In my experience, trying to do one’s job well—and not engaging in passive aggressive warfare—is often the best way to approach a customer service job.  When I did my job in the spirit of sincerely helping people, the day went by faster, there was less tension, and at the end of the day, there was a certain satisfaction in having done my best.  And there can be something truly satisfying in helping others, even if that just involves making a sandwich.

Also, it’s true that customers are the purpose for the job.  Without them, there’d be no job.  At my current job, which involves some light customer service duties but is not low-waged, I try to remember that library patrons (as well as the taxpayers who fund a significant portion of my library’s income) are a big part of the reason why I can have such a good job in the first place.  And I do my best to help them or otherwise serve them when they need it.

Others’ mileage varies, I’m sure.  I believe people engage in passive aggression largely because they feel powerless.  Or, which is almost the same thing, they want to keep a bit of self-respect that they feel their current position denies them.  Sometimes striking back or striking out seems like the best option.  There is a power imbalance and inherent antagonism built into service work between employee and boss and between employee and customer.  I think that antagonism is greater the lower one gets on the pay scale, but it never completely recedes from view.  And while a generous paycheck goes a certain distance toward helping someone cope, it doesn’t do everything.

In my better moments, I do try to remember this when I’m a customer and the employees helping me seem moody or otherwise unhelpful or passive-aggressive.  I don’t know them (usually), don’t know what he or she going through and usually don’t know the demands of their jobs.  In fact, one of the aphorisms by which I try to live is that “most jobs are harder than they seem to the one who doesn’t do them, and all jobs have challenges that are invisible to the one who hasn’t done them.”  I can’t say I’m always successful.  My “better moments” are rarer than I’m comfortable with.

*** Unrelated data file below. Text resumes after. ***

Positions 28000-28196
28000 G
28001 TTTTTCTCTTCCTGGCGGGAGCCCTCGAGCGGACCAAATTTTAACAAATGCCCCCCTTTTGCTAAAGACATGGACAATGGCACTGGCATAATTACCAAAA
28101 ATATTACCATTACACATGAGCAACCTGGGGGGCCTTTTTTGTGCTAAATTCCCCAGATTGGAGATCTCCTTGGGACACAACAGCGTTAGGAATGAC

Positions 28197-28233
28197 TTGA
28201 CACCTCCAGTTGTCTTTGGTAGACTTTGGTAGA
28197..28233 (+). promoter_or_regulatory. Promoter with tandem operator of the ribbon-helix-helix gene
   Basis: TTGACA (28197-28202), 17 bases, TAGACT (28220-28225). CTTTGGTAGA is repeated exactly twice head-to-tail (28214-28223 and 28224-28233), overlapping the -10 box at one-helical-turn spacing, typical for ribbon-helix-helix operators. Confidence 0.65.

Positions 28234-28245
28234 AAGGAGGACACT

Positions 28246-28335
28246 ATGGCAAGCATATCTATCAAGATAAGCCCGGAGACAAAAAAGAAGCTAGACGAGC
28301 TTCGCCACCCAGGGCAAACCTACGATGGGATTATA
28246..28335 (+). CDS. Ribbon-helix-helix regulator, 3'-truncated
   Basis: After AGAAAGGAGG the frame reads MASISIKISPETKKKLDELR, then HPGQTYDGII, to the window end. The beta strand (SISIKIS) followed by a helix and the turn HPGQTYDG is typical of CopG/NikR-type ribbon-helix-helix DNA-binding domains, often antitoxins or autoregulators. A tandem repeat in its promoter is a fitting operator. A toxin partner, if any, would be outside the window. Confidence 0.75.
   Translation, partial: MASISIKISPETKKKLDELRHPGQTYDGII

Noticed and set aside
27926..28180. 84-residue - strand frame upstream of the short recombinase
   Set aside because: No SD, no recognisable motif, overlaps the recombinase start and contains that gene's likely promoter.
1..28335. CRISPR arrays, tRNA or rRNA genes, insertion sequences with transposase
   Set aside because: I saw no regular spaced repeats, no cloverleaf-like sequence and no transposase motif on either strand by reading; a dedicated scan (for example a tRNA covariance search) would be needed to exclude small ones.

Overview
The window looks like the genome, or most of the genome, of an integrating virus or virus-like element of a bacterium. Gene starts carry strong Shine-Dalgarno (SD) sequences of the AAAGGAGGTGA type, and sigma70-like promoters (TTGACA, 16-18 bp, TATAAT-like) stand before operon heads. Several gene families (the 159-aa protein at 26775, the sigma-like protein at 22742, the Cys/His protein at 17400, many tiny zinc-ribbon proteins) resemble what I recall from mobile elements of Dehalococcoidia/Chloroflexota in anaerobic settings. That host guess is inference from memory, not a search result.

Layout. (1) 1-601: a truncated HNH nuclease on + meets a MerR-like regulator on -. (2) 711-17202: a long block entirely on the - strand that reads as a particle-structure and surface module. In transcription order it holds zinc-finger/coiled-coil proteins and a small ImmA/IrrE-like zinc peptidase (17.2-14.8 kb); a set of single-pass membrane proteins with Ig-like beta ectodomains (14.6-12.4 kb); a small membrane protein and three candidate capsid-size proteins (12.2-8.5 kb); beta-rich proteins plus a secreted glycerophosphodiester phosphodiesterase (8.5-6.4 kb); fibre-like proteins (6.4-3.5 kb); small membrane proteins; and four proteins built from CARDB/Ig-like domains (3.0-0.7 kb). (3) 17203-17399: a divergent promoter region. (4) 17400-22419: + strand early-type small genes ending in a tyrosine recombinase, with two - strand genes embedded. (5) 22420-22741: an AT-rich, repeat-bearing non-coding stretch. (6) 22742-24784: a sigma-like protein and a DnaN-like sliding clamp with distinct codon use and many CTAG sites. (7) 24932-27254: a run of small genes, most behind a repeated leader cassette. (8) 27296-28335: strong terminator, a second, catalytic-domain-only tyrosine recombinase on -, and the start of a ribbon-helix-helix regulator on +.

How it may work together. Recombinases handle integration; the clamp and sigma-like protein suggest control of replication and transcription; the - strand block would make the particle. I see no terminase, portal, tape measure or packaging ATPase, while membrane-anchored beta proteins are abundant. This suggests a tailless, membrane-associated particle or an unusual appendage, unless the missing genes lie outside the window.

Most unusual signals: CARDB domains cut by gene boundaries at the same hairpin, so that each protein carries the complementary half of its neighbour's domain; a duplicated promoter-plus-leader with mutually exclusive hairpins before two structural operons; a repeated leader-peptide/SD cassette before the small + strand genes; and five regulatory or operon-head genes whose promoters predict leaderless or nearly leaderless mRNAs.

There’s a lot I omit in this post.  Customer service work can be enjoyable, and it certainly beats the health hazards one encounters by working in, say, a textile mill or a coal mine or some construction jobs.  I’ve also not talked about my other employees and their situation to any great extent.  I don’t know what my female coworkers thought about the ogling of female customers, for example.  And I had pretty strong unearned privilege vis-a-vis many of my fellow employees.  I might not therefore be capturing the whole picture.  For example, many of my coworkers at the least rewarding jobs—probably not a majority, but still a substantial number—would have that type of job for the rest of their lives.  My cheerful view of doing one’s job well might ring differently to them.  Also, the types of on-the-job tensions I describe are not unique to low-waged customer service work, and they probably bear a family resemblance to the relations in almost any other workplace.

What are the policy implications one can draw from this post?  I don’t know.  I’m wary of going the (to some) obvious route of saying this is why we need policies to regulate wages and hours or to promote unionization, on the assumption that such policies help workers gain respect in the workplace that they otherwise might seek through passive aggression.  There’s something to be said for (and probably against) that view.

But my main admonition, from a policy perspective, is to just remind my readers that work environments have a certain element of “thickness” to them. They’re a site of day-to-day practices of which the passive aggression I discuss in this post is one example.  There’s a lot that goes on that is either untouchable by policy or touched only indirectly or in an uncertain way by policy.  We can, and should, discuss a given policy’s effect on unemployment, or whether unions expand or restrict access to employment.  But we should also remember that there’s much we don’t see, and I hope the foregoing provides a check against rushes to judgment.